Harry Richard Pooley, eldest son of the deceased, deposed that he resided at Shalmsford Villa, De Burgh Hill, Dover, and that he was a builder. Witness lived with his father, whose body was identified. Deceased left home on the previous Friday and had not since returned. He went to Harbledown, near Canterbury, on business. His mother was surprised that deceased did not return on Saturday and expressed a hope that he had done nothing wrong, as he had been very strange lately. Again on Sunday surprise was expressed at his not returning, and no steps were taken to ascertain where he was. Witness's father and mother lived very happily together. Witness had noticed that deceased seemed depressed in his mind lately, but he did not believe he was in any pecuniary difficulty. He was 49 years of age.

Mr. G. T. Mills, of the “South East Tavern,” Whitstable, stated that deceased came into his house on Saturday evening, had a glass of ale, and asked when the last train left for Canterbury. He afterwards asked for a bed. He slept that night at witness's house. Deceased went out at about 12.30 on Sunday afternoon and said he should be in again. Witness did not see him afterwards. He asked witness if there were any boats about, and seemed quite rational.

Frederick William Shilling, a mariner, residing at Whitstable, stated that he was going to his dinner at about one o'clock on the previous day he met deceased beside Tankerton Stile. He asked for a boat, but said he did not want anyone to go with him. When deceased had gone out about ten minutes and was about a quarter of a mile from the shore, witness saw him lay down the oars and jump overboard. Witness then got another boat and rowed out to him, but he was gone. He did not cry for help nor, so far as witness could see, try to save himself.

Frederick Foad, a mariner, of Whitstable, deposed to finding the body shortly before six on the previous evening.

The Jury returned a verdict that “Deceased committed suicide by drowning whilst in a state of unsound mind.”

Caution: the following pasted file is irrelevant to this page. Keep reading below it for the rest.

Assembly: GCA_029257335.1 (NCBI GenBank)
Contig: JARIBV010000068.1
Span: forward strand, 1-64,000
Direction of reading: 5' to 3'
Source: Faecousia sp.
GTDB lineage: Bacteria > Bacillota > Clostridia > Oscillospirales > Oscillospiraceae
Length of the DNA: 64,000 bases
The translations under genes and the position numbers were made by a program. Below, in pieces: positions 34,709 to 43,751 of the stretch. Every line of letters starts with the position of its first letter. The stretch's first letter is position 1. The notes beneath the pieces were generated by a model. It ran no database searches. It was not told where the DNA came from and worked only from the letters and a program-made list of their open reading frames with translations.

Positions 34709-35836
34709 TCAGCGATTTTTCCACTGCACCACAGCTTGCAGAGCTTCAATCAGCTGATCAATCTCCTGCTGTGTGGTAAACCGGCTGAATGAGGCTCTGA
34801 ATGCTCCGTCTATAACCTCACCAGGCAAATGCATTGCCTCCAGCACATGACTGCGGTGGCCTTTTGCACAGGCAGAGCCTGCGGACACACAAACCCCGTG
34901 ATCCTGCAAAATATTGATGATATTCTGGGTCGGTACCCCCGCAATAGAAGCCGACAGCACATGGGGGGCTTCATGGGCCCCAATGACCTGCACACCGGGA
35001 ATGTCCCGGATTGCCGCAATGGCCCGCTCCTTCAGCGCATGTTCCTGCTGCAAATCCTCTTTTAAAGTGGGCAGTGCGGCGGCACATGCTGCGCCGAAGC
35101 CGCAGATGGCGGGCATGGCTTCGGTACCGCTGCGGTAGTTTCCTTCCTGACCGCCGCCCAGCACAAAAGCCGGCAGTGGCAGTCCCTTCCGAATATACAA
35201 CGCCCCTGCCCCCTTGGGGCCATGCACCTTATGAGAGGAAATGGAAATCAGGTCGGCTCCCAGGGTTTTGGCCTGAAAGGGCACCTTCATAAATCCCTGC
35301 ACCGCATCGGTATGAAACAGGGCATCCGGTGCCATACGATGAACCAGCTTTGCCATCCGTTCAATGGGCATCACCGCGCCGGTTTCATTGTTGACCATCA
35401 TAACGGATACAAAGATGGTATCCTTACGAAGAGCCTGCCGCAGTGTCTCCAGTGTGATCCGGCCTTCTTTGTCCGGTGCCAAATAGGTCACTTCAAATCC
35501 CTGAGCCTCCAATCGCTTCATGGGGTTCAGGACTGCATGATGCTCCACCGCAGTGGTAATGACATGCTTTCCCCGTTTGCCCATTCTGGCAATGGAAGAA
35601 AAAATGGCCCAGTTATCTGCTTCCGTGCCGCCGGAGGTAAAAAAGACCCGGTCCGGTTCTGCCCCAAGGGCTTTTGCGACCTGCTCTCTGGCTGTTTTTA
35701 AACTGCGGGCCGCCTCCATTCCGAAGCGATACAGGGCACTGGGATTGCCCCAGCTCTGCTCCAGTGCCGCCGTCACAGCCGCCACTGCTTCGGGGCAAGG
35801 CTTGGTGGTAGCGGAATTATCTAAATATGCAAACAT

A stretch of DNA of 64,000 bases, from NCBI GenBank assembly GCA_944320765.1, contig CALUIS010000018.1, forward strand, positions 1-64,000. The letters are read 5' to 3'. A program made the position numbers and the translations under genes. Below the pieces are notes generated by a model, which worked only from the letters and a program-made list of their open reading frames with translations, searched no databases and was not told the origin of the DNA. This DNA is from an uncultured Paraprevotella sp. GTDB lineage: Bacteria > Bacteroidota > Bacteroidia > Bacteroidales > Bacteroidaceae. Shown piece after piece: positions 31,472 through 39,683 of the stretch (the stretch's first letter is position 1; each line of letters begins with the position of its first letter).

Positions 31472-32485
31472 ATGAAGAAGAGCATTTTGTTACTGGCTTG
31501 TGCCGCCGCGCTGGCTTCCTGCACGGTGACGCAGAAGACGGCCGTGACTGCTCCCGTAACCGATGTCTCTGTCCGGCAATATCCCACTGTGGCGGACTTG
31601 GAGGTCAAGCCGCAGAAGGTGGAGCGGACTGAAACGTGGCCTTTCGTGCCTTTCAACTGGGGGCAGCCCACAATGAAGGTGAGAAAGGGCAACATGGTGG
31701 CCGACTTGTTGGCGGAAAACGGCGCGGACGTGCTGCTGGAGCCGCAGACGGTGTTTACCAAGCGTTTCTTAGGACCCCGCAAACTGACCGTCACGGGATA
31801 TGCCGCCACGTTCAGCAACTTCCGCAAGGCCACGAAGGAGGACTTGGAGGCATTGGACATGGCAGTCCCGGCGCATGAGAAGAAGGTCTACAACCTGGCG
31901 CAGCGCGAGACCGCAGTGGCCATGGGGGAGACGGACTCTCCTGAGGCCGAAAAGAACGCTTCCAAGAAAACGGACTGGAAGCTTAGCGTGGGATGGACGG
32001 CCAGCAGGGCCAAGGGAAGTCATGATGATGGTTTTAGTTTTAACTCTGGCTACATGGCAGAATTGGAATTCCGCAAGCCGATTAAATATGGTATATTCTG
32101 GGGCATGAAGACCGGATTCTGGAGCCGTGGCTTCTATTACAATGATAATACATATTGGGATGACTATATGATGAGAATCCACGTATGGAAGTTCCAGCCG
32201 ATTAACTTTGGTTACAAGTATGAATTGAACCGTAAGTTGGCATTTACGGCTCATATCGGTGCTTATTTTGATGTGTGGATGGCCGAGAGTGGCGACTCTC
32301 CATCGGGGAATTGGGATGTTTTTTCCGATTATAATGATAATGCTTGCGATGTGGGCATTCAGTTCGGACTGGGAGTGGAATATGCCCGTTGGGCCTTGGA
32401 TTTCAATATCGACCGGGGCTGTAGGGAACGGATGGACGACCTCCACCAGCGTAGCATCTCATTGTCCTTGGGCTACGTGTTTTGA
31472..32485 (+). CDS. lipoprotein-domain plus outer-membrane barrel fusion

From the Dover Express and East Kent News, Friday 24 July, 1885.

The employees of Messrs. Lewis and Chandler, numbering about twenty-two, dined at the “Priory Temperance Hotel” on Thursday, and after the dinner the party were entertained up till a late hour with songs and music.


From the Dover Express and East Kent News, Friday 4 September, 1885. Price 1d.


The annual sitting of the Dover Licensing Committee was held at the Town Hall on Monday at noon, to grant the public house licenses for the ensuing year. There were on the bench the Mayor (T. V. Brown, Esq.), J. L. Bradley, Esq., F. S. Pierce, Esq., Sir R. Dickeson, F. Astley, Esq., and W. J. Adcock, Esq.

The Magistrates proceeded to go through the list of the old licenses, which were called out and granted without remark except in the following cases:-

The landlords of the “Orange Tree,” Maxton; the “Duke of Connaught,” Snargate Street; the “Northampton Arms,” Northampton Street; and the “Sceptre,” Beach Street; were called in and cautioned by the Mayor, they having been convicted of infringing the law with regard to the management of these houses during the year. After being cautioned the licenses were granted.


From the Dover Express and East Kent News, Friday 18 September, 1885. Price 1d.

The adjourned Brewster Sessions were held at Broadstairs on Wednesday. There were no cases of local interest, the application for the renewal of the “Northumberland Arms” license being abandoned.